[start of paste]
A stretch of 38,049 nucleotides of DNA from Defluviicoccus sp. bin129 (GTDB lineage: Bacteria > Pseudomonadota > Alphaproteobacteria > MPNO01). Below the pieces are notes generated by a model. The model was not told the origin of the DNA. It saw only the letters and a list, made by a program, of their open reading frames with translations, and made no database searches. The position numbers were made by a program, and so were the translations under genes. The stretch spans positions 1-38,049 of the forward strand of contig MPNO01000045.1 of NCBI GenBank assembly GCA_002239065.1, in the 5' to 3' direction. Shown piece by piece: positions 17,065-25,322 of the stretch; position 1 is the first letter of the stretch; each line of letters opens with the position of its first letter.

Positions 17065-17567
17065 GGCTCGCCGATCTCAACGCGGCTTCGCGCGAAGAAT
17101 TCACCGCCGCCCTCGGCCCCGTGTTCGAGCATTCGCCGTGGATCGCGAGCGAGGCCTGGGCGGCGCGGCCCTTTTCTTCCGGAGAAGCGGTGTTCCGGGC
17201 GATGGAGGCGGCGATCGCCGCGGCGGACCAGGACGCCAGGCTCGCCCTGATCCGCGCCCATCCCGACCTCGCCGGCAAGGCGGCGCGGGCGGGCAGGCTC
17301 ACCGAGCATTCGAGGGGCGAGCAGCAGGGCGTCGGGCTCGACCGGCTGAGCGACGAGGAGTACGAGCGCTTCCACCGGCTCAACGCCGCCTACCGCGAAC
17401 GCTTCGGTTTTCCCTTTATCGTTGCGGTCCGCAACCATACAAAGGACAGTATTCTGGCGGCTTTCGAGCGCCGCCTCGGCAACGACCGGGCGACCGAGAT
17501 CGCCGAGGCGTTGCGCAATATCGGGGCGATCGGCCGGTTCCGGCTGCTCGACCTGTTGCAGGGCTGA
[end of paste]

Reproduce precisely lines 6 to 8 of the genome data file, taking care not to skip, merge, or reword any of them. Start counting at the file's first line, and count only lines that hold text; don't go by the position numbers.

17301 ACCGAGCATTCGAGGGGCGAGCAGCAGGGCGTCGGGCTCGACCGGCTGAGCGACGAGGAGTACGAGCGCTTCCACCGGCTCAACGCCGCCTACCGCGAAC
17401 GCTTCGGTTTTCCCTTTATCGTTGCGGTCCGCAACCATACAAAGGACAGTATTCTGGCGGCTTTCGAGCGCCGCCTCGGCAACGACCGGGCGACCGAGAT
17501 CGCCGAGGCGTTGCGCAATATCGGGGCGATCGGCCGGTTCCGGCTGCTCGACCTGTTGCAGGGCTGA